writing a novel

Is Your Story Stuck? 5 Questions You Need to Ask

Fiction University Janice HardyWriting a book but feeling stuck?

Do you have the sneaking suspicion that your story went off the rails somewhere?

Don’t worry. You can fix practically any story problem just by asking yourself five simple questions.

Read the full post on Fiction University >

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Ask an Author: World Building and Exposition

Ever wanted to know how a science fiction or fantasy author builds an imaginary world?

What Is World Building?

How do authors create strange new worlds? Find out!

Authors like J.R.R. Tolkien, Stephanie Meyer, J.K. Rowling, Frank Herbert, William Gibson and scores of others are renowned for the worlds they’ve created.

What makes them so intriguing?

I’ve been invited to join a handful of other authors at MileHiCon here in Denver this month to talk about the reasons why (and how to do it).

What Is World Building?

Continue reading

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The Short, Sad Saga of Mississippi Jones

Don't eat me!

Scary. Freakin’. Fish. That is all. Move along.

Some names stick with us.

Bridget Jones, Holden Caulfield, Nero Wolfe — these names are all indelibly stamped into our literary consciousness.

Those names are evocative. Memorable. Unique.

Some writers are incredibly good at coming up with names.

I am not one of them.

Continue reading

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BookGoodies.com: Do you listen (or talk to) to your characters?

Do you talk to your characters?

Cure for writer’s block: nude finger puppets.

I once got to hear Orson Scott Card talk about his writing method. He went on at great length about how the voices of his characters talked to him.

The voices told him to do this, he said, the voices told him to do that.

As he droned on endlessly, a friend leaned over to me and said in a stage whisper:

“My voices are telling me to kill!”

The audience cracked up. Orson Scott Card was not amused.

But the thing is . . . that really is how it works. You hear the characters in your head, the same way you can hear the voices of your parents or your friends.

You know what they would say in a certain situation. And when you’re writing a book, you can turn that into the story.

Read the rest of the interview on BookGoodies.com >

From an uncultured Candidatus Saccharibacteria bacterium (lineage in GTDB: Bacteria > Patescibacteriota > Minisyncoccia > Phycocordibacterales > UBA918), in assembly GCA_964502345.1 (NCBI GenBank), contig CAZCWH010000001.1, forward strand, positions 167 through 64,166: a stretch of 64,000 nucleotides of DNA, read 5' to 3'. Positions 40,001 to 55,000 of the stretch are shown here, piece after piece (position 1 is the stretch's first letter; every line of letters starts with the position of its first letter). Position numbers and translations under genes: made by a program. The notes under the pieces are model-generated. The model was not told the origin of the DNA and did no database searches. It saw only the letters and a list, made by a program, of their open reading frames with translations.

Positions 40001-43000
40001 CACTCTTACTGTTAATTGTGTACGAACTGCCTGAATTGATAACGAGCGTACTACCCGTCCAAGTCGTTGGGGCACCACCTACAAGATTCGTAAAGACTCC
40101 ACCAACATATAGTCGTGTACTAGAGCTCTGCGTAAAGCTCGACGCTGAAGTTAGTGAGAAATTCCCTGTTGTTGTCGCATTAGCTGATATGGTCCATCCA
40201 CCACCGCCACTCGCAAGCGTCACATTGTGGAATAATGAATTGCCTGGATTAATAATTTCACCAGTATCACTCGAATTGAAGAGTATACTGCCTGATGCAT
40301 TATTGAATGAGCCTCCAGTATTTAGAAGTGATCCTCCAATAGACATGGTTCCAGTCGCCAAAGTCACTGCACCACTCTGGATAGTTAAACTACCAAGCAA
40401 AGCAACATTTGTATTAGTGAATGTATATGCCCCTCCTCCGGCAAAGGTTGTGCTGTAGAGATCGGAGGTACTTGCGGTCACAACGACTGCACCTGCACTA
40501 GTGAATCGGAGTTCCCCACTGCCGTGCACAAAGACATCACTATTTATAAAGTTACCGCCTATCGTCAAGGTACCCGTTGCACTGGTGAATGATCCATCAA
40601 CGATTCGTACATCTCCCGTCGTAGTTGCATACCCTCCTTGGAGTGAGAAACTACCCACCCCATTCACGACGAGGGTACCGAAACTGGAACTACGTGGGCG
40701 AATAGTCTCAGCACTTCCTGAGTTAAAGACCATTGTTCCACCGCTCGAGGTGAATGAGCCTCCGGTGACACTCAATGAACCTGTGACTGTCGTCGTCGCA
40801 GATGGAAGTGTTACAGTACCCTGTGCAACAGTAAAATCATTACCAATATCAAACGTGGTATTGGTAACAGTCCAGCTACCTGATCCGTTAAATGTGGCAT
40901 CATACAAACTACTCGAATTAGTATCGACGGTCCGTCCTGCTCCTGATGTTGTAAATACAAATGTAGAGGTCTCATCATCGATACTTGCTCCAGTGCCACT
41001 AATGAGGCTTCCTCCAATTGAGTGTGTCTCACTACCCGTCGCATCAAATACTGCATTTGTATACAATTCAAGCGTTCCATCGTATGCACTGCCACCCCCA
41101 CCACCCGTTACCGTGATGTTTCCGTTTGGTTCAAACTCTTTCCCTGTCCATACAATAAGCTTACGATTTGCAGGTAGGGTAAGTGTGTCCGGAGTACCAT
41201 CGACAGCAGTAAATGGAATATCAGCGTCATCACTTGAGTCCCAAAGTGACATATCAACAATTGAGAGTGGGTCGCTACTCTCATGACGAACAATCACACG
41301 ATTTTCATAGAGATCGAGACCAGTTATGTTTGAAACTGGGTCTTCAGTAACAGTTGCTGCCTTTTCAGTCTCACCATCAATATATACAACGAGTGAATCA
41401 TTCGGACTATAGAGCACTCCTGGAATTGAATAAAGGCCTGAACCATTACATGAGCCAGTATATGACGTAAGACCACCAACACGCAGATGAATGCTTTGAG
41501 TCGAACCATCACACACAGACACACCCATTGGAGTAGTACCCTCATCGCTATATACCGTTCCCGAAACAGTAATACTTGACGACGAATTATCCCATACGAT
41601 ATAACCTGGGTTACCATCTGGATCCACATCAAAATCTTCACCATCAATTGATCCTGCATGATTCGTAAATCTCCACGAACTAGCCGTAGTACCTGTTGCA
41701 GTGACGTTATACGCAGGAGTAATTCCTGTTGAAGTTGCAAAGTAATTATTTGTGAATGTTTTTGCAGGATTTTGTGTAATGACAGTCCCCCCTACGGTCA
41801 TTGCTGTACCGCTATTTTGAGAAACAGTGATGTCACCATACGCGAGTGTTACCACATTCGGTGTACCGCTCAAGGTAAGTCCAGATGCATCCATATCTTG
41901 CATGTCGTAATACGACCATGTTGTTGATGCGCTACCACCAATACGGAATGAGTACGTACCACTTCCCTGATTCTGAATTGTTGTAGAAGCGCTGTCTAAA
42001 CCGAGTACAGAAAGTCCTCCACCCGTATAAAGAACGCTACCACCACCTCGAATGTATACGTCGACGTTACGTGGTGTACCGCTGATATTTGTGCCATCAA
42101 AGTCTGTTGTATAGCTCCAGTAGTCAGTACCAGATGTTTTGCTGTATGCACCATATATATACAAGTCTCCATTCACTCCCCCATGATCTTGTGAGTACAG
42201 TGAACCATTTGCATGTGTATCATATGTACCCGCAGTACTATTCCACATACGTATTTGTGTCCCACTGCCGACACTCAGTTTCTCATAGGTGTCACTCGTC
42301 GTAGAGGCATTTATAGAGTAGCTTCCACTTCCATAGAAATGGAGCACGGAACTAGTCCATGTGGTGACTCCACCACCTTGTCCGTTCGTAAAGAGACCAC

Plus, you can sign up for free cool stuff when you join my author newsletter. >

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Top 3 Questions of Aspiring Writers

Thriller Author Interview

with Yours Truly

I’m always happy to answer questions from aspiring authors. This week, I got some tricky ones:

Q: How do you know when to end one chapter and start the next chapter?

A: You end a chapter as soon as the lead character either achieves their goal or fails.

The best place to end a chapter is immediately after you raise a new question in the reader’s mind. The desire to answer that question will make them turn the page. Continue reading

Categories: For Writers, how to write a book, how to write a novel, Uncategorized, writing, writing a book, writing a novel | Tags: , , , , , | Leave a comment

How to Outline a Novel (Even If You Hate Outlines)

how to outline a novel

Outlining a novel is kind of like building a wall — one brick at a time. Flying monkeys optional.

Getting overwhelmed at the prospect of starting (or finishing) your novel? Feeling the pressure of hundreds of blank pages staring at you, waiting to be filled?

No sweat. Planning out a story is like building a wall:

You just do it one block at a time.

Just like a towering brick wall is made up of individual bricks, your manuscript is made up of individual parts.

You just have to break it down into small, easy-to-handle chunks, and then build it up from there. Here’s how.

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Arnold Schwarzenegger Can Pump Up Your Writing

Hear me now and believe me later:
Arnold Schwarzenegger’s rules of
success can help you write a novel.

by Laurence MacNaughton

What could Arnold Schwarzenegger possibly teach you about writing a novel?

A lot, as it turns out.

Schwarzenegger likes to talk about his “6 Rules of Success”. Believe it or not, these rules just might hold the key to your success as a writer. Continue reading

Categories: For Writers, how to write a book, how to write a novel, writing a book, writing a novel | Tags: , , , , , , , | 2 Comments

How to outline a novel – 3 things you need

By Laurence MacNaughton

Dear Laurence: What do I need to know beforehand in order to write a novel? I’ve been told by several different people that an author has to have a character outline (with a biography, as if he or she was a real living person), then a story outline, and I don’t know what all else…  Continue reading

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How to revise a novel until it’s perfect (or not)

By Laurence MacNaughton

Dear Laurence: I recently got a request for pages from an agent that I pitched to at a conference. At the same time, I had also submitted my query to a workshop, and that editor emailed me and requested pages, too. I didn’t realize I would get this kind of response, so I was caught unprepared. What do I do? Continue reading

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The Surprising Secret to Snappy Scenes

Got a scene in your novel where a group of characters argue and discuss, but no matter how important the subject is, somehow the tension falls flat?

You can fix this scene, and I’ll tell you the trick right up front: get rid of some of your characters. Why?  Continue reading

Categories: For Writers, how to write a book, how to write a novel, writing a book, writing a novel | Tags: , , , , , , , , , | Leave a comment

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